Quote:
Originally Posted by cheesehead
256 = 4sqsq
Did I miss something ?
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Old 2005-09-28, 20:56   #7
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17 = 4sq + 4/4
18 = 4/.4 + 4 + 4
19 = 4! - 4 - 4/4
20 = 4! - 4
21 = 4! -4 + 4/4
23 = 4! - 4/4

25 = 4! + 4/4
26 = 4sq + 4/.4
27 = 4! + 4 - 4/4
28 = 4sq + 4sq - 4
29 = 4! + 4 + 4/4
30 = (4+4/4)!/4
31 = 4sq + 4sq - 4/4
32 = 4sq + 4sq
33 = 4sq + 4sq + 4/4
34 = 4! + 4/.4
35 = 4! + 44/4
37 = 4!sq / 4sq + 4/4
39 = 4! + 4sq - 4/4
40 = 4! + 4sq
41 = 4! + 4sq + 4/4

95 = (4! * 4sq-4)/4
96 = 4! * 4sq/4
97 = (4! * 4sq+4)/4
109 = (44 -.4)/.4
120 = (4+4/4)!
121 = (44/4)sq

Last fiddled with by grandpascorpion on 2005-09-28 at 21:01
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Old 2005-09-28, 21:30   #8
akruppa
 
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7 = (4!+4)/4
60 = 4!/.4
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Old 2005-09-28, 21:49   #9
grandpascorpion
 
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14 = 4sq - (4+4)/4
22 = 4! - (4+4)/4
43 = 44 - 4/4
45 = 44 + 4/4
47 = 4! + 4! - 4/4
49 = 4! + 4! + 4/4
52 = 4! + 4! + 4

56 = 4*4sq-4-4
60 = 4*4sq-4
63 = 4*4sq-4/4
65= 4*4sq+4/4
81 = ((4-4/4)sq)sq

Last fiddled with by grandpascorpion on 2005-09-28 at 21:54
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Old 2005-09-28, 22:00   #10
Orgasmic Troll
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hmm. The way I remember this was that you had to use exactly 4 4's

I don't think squaring should be included, I can't logically fathom why that's allowed. Perhaps they mean square roots?

Also, is (.4...) or .4 with an overbar allowed? (4/.4..) is a nice way to get 9 :)

Has anyone ever looked at a systematic way of enumerating all possible answers?
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Old 2005-09-28, 22:31   #11
Ken_g6
 
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Quote:
Originally Posted by Numbers
Did I miss something ?
You are missing something, and that is the list of numbers between 1 and 160 for which I could and couldn't find solutions. But I want you to try to discover those for yourself, as I may have missed solutions for some of them.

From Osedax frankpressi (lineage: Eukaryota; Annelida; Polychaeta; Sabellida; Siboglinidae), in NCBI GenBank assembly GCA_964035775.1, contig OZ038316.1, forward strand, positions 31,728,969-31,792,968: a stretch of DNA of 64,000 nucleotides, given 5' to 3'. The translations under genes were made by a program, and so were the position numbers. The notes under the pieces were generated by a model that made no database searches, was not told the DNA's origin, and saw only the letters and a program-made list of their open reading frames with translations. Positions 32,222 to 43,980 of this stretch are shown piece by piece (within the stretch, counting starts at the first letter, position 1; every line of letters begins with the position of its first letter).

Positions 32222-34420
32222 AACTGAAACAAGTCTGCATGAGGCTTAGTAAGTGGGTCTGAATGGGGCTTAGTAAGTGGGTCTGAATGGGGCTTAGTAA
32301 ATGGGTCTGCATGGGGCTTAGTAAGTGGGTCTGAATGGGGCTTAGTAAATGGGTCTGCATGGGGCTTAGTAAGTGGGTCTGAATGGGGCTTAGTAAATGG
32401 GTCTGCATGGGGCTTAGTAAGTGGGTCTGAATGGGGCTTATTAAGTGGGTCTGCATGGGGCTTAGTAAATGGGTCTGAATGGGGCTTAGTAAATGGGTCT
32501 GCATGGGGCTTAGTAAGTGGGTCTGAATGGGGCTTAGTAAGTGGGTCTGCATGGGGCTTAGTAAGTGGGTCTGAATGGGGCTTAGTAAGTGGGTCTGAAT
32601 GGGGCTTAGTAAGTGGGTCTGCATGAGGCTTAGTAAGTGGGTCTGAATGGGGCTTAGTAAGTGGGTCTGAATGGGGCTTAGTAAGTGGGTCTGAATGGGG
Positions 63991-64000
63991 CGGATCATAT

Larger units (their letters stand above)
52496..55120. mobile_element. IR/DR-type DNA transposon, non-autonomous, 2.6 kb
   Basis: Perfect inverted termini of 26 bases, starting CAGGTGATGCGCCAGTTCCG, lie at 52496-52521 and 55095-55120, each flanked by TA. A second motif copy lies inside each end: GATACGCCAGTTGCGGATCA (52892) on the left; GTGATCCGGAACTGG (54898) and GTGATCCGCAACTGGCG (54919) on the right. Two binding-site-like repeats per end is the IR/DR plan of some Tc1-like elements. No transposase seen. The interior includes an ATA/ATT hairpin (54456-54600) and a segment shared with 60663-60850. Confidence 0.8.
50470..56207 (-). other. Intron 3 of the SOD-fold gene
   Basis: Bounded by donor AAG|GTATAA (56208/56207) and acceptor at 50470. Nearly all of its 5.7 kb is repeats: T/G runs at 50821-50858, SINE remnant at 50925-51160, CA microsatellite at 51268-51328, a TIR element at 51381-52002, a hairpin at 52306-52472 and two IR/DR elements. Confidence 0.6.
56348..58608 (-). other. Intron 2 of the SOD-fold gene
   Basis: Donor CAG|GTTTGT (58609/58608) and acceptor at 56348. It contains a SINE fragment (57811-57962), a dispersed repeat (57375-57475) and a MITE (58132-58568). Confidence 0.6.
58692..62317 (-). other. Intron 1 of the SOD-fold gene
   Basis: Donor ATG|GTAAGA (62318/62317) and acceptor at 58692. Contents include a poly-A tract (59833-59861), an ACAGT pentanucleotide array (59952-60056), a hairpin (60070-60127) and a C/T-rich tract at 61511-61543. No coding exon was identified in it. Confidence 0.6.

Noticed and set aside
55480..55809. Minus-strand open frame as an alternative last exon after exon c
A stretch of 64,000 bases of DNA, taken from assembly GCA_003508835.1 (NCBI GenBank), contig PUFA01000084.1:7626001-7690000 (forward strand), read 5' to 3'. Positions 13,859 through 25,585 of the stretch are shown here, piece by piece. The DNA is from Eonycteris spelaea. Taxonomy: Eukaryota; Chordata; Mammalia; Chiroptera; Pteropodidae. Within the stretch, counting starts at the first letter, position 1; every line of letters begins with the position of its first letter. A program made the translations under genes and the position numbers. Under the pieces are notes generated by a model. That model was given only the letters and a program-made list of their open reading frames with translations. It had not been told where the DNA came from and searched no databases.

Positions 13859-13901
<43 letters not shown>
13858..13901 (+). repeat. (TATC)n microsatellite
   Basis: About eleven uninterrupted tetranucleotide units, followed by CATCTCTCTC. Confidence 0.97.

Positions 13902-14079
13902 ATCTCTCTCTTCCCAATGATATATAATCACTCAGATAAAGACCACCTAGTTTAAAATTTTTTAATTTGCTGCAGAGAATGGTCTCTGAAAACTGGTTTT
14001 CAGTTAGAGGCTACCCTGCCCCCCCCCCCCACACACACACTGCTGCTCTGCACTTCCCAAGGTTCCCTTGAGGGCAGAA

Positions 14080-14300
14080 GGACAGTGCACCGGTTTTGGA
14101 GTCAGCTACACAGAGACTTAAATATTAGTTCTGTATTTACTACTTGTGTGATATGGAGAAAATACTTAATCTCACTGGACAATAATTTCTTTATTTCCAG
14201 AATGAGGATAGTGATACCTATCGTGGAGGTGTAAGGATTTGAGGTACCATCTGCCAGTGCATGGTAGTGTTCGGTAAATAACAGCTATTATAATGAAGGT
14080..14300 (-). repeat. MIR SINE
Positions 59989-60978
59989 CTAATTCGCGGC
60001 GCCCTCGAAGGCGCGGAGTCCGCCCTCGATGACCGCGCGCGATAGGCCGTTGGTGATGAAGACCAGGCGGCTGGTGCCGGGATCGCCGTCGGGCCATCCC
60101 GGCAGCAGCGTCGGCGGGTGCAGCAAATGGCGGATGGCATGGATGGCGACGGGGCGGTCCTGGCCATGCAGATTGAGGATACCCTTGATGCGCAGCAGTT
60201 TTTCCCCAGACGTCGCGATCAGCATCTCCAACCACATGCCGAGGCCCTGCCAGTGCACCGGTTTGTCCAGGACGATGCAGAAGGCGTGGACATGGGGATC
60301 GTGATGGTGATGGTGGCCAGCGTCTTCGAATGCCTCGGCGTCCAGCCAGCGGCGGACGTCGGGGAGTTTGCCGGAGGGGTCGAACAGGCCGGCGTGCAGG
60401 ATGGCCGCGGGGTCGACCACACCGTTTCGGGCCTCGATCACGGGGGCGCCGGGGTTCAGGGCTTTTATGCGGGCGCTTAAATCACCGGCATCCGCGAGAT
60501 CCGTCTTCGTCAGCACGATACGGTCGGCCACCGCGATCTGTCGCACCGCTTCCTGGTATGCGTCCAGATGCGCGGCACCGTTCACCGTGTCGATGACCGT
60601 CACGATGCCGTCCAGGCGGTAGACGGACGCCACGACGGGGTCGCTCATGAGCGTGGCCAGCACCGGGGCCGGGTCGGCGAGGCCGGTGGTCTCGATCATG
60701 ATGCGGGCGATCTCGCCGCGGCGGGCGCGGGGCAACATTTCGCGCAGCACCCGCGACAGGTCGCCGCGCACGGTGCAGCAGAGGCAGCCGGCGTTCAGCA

Quote:
Originally Posted by TravisT
hmm. The way I remember this was that you had to use exactly 4 4's
That's the way it was in the book, but I explained earlier that since it's easy to add 4's, I'll go for the smallest number of 4's possible.

Quote:
Originally Posted by TravisT
I don't think squaring should be included, I can't logically fathom why that's allowed. Perhaps they mean square roots?

Also, is (.4...) or .4 with an overbar allowed? (4/.4..) is a nice way to get 9 :)

Has anyone ever looked at a systematic way of enumerating all possible answers?
It's this way because it's from a book for doing math on a calculator that has an x^2 button, and because it's more challenging this way. I found several web pages using overbars, square roots, and of course the general method of square roots and logs mentioned in the "Generating 2005" puzzle. I like the description from this page:
Quote:
In summary, this puzzle depends entirely on what rules you choose. It has more to do with manipulating the symbolism in clever ways than on any mathematical truths, and if mathematical notation had evolved differently, the outcome of the puzzle would be quite different too.
This particular set of rules seems to allow a wide range of solutions, but makes them harder to find than some other rule sets.

P.S. There's a better solution for 12 (and thus 3).

Edit: I guessed 160 as a rough upper limit on the contiguous integers from 1 that have four 4's solutions. We can go higher if anyone wants.

Last fiddled with by Ken_g6 on 2005-09-28 at 22:35